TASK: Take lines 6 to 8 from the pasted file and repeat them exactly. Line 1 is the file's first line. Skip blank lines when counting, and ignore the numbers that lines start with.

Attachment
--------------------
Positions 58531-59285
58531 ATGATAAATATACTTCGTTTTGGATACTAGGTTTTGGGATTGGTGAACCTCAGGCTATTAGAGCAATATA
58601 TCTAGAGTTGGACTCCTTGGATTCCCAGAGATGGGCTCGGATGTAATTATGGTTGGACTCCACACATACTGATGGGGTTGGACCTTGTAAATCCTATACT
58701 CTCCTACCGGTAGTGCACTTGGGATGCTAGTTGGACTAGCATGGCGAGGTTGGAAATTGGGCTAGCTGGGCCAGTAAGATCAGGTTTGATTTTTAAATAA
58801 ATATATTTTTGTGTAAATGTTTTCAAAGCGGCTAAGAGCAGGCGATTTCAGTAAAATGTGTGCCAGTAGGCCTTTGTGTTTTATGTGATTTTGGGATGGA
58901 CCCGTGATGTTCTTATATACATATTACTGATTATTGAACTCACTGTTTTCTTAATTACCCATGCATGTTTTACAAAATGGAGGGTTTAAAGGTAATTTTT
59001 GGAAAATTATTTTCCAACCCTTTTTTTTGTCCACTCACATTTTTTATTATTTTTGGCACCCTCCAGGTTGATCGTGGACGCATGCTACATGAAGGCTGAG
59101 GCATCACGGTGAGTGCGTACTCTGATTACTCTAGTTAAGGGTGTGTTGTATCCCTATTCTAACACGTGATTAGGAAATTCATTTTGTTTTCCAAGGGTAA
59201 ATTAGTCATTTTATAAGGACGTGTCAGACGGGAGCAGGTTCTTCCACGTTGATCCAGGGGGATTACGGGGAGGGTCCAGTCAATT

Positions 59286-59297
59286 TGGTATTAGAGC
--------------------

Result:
58901 CCCGTGATGTTCTTATATACATATTACTGATTATTGAACTCACTGTTTTCTTAATTACCCATGCATGTTTTACAAAATGGAGGGTTTAAAGGTAATTTTT
59001 GGAAAATTATTTTCCAACCCTTTTTTTTGTCCACTCACATTTTTTATTATTTTTGGCACCCTCCAGGTTGATCGTGGACGCATGCTACATGAAGGCTGAG
59101 GCATCACGGTGAGTGCGTACTCTGATTACTCTAGTTAAGGGTGTGTTGTATCCCTATTCTAACACGTGATTAGGAAATTCATTTTGTTTTCCAAGGGTAA